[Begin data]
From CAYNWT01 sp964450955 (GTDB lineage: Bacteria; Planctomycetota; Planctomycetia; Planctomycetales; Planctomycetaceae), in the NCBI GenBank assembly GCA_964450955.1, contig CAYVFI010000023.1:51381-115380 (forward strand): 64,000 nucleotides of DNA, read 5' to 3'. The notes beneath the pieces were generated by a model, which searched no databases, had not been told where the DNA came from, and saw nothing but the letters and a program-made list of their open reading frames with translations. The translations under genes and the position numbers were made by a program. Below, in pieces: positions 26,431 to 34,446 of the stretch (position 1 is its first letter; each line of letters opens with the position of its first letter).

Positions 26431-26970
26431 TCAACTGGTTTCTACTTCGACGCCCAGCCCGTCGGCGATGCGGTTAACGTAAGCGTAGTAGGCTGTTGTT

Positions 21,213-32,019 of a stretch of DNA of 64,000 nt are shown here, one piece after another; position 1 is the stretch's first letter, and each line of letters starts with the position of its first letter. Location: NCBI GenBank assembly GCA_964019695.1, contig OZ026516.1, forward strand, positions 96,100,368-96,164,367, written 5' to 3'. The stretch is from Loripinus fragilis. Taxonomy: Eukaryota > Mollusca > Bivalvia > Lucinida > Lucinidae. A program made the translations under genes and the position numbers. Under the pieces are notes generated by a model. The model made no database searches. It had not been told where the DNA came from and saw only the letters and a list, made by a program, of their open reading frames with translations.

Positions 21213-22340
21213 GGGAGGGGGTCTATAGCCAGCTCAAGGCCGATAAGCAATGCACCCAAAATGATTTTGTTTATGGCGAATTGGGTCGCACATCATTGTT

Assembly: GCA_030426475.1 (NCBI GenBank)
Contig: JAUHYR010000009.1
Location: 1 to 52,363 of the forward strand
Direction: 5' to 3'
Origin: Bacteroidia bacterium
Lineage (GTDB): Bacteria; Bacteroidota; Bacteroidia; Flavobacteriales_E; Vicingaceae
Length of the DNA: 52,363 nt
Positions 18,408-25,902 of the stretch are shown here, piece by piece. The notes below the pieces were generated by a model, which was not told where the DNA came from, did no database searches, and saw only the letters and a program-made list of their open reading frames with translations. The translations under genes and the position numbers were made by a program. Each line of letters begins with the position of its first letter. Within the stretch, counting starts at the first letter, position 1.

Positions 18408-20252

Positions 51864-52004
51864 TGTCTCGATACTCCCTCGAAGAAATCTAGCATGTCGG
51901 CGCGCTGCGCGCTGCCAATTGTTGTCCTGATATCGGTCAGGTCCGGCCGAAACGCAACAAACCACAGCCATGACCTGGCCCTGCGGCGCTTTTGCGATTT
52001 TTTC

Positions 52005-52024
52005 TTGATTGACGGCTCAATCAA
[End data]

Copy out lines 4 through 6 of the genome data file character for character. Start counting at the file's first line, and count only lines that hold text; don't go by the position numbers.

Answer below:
Positions 21,213-32,019 of a stretch of DNA of 64,000 nt are shown here, one piece after another; position 1 is the stretch's first letter, and each line of letters starts with the position of its first letter. Location: NCBI GenBank assembly GCA_964019695.1, contig OZ026516.1, forward strand, positions 96,100,368-96,164,367, written 5' to 3'. The stretch is from Loripinus fragilis. Taxonomy: Eukaryota > Mollusca > Bivalvia > Lucinida > Lucinidae. A program made the translations under genes and the position numbers. Under the pieces are notes generated by a model. The model made no database searches. It had not been told where the DNA came from and saw only the letters and a list, made by a program, of their open reading frames with translations.

Positions 21213-22340
21213 GGGAGGGGGTCTATAGCCAGCTCAAGGCCGATAAGCAATGCACCCAAAATGATTTTGTTTATGGCGAATTGGGTCGCACATCATTGTT